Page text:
Simply stated, technological determinism is the belief that, “A society’s technology shapes—determines—its social and cultural institutions” (Kte’pi, 2011, p. 404). It is generally accepted that being in a certain environment will change us, because we will adapt to that specific environment. According to technological determinism, as new technologies are introduced, our environment changes and consequently society is re-shaped. Threads of technological determinism can be identified in the historical and contemporary rhetoric on technological trends: for example, people used to fear that if books and literacy were widespread, people’s memories would be ruined. Now, we fear that texting will ruin young people’s ability to actually have a conversation.

Different perspectives on technological determinism

Strict or “hard” technological determinists believe that technology is not organized around society; rather, technology dictates the direction and construction of society (Kte’pi, 2011, p. 405). According to hard determinists, humans are essentially “tool-making animals,” and technology is the main or only force behind social change (Sullivan, 2009, p. 511). Soft determinists posit that technology is only one important factor among many in social change, so this perspective gives humans more influence and agency over how technology will impact society (Kte’pi, 2011, p. 405). A third perspective, anti-technological determinism, claims that technology is “neutral,” and the effects of technology are primarily or completely a result of social context (Adler, 2008, p. 1537). In this perspective, social forces can shape the development or implementation of technology.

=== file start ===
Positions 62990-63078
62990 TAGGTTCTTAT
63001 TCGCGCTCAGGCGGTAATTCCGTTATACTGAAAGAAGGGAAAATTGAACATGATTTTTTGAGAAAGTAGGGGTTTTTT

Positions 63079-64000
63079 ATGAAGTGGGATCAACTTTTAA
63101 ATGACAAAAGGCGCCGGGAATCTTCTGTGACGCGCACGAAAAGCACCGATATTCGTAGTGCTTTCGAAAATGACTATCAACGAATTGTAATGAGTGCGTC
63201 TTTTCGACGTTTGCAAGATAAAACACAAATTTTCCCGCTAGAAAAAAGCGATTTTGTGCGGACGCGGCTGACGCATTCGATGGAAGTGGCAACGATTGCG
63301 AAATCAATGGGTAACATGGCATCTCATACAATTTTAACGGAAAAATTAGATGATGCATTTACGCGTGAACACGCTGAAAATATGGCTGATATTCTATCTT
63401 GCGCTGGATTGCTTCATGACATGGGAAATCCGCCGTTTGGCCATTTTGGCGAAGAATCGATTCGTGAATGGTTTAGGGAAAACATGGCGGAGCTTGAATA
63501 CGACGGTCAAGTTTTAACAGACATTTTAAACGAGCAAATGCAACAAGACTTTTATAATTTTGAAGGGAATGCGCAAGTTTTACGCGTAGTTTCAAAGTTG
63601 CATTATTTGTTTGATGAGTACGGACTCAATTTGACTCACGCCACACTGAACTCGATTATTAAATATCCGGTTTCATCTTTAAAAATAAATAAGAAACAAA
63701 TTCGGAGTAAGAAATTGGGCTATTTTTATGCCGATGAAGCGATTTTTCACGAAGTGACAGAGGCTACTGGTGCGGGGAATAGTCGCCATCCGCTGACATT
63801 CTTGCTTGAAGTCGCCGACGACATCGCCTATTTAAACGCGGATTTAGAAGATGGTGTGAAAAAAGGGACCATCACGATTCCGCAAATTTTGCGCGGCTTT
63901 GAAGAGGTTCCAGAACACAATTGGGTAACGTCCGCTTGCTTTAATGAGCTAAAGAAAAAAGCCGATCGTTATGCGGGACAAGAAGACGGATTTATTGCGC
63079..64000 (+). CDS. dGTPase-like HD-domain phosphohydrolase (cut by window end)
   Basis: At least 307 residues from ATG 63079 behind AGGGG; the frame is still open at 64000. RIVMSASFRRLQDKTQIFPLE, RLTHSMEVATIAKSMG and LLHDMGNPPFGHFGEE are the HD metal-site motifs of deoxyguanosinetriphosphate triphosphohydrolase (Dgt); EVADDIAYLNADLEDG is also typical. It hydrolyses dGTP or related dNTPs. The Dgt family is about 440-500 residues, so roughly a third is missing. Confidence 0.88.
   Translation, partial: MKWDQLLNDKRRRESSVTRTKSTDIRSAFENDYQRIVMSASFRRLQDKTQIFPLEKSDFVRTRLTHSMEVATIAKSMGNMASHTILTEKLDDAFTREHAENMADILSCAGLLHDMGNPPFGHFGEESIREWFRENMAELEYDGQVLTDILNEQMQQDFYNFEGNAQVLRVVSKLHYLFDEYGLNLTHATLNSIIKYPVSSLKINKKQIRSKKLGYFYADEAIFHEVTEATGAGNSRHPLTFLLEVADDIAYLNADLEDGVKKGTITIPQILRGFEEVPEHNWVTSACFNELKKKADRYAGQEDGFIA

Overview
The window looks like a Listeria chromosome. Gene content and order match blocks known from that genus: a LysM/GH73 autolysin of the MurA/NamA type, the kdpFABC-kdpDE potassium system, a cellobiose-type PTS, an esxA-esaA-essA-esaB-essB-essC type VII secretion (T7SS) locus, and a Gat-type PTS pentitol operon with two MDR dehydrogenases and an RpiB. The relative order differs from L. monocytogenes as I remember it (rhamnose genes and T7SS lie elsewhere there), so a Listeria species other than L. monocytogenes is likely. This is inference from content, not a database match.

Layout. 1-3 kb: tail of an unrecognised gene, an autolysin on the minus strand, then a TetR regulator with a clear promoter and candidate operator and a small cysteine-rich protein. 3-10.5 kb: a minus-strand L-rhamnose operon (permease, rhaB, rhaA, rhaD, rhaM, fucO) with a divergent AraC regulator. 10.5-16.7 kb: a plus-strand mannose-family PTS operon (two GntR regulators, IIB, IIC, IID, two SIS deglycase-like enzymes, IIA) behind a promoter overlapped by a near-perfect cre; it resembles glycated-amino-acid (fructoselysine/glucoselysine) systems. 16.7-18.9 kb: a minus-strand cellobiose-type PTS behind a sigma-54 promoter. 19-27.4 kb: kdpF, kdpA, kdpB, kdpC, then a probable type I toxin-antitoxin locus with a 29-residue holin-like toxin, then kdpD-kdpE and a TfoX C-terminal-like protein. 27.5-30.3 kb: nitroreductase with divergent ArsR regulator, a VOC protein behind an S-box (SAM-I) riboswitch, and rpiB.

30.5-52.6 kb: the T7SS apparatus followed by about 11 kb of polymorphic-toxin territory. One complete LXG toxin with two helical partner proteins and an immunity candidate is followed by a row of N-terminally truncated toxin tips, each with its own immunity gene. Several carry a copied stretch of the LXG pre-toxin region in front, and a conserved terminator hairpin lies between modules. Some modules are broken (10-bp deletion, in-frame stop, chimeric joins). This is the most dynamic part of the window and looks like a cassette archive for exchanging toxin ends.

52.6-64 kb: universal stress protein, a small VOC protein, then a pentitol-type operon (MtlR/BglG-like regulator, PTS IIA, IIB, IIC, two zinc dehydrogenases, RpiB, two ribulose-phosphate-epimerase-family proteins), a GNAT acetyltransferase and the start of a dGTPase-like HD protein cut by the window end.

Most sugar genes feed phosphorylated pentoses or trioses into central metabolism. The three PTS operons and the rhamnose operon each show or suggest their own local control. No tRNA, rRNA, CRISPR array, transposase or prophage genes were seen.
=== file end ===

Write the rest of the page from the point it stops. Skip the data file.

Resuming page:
Technological determinism and ED 654

According to technological determinist Marshall McLuhan, “The medium is the message” (Sullivan, 2009, p. 511). In other words, the technologies we use influence how we perceive situations and information. While still a contentious and fluid topic, digital citizenship explores how we should personally engage with technology. Consequently, in this class, we will look at how “the medium” influences “the message,” which is clearly a concern of technological determinists. Too, since technological determinism is a philosophy that discusses to what extent technology changes society, technological determinists would probably argue that the fact that we have a whole class about digital citizenship supports the validity of their philosophy. Technology drives social change; in fact, technology has changed citizenship and society so much that we now have an entire course on something we call “digital citizenship.”

References